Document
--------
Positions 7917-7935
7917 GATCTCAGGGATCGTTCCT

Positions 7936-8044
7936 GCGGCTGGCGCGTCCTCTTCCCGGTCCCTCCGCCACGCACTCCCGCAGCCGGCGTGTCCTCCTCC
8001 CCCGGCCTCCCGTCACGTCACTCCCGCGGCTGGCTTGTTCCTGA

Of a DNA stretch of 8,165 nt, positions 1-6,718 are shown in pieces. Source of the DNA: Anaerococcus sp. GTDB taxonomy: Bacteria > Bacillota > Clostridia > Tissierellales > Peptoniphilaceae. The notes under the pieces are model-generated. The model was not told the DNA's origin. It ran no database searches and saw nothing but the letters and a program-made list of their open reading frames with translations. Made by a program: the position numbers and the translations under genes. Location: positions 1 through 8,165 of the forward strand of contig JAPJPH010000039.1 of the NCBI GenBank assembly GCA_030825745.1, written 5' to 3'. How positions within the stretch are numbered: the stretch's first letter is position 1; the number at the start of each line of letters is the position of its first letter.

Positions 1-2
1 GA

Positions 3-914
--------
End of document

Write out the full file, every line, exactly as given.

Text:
Positions 7917-7935
7917 GATCTCAGGGATCGTTCCT

Positions 7936-8044
7936 GCGGCTGGCGCGTCCTCTTCCCGGTCCCTCCGCCACGCACTCCCGCAGCCGGCGTGTCCTCCTCC
8001 CCCGGCCTCCCGTCACGTCACTCCCGCGGCTGGCTTGTTCCTGA

Of a DNA stretch of 8,165 nt, positions 1-6,718 are shown in pieces. Source of the DNA: Anaerococcus sp. GTDB taxonomy: Bacteria > Bacillota > Clostridia > Tissierellales > Peptoniphilaceae. The notes under the pieces are model-generated. The model was not told the DNA's origin. It ran no database searches and saw nothing but the letters and a program-made list of their open reading frames with translations. Made by a program: the position numbers and the translations under genes. Location: positions 1 through 8,165 of the forward strand of contig JAPJPH010000039.1 of the NCBI GenBank assembly GCA_030825745.1, written 5' to 3'. How positions within the stretch are numbered: the stretch's first letter is position 1; the number at the start of each line of letters is the position of its first letter.

Positions 1-2
1 GA

Positions 3-914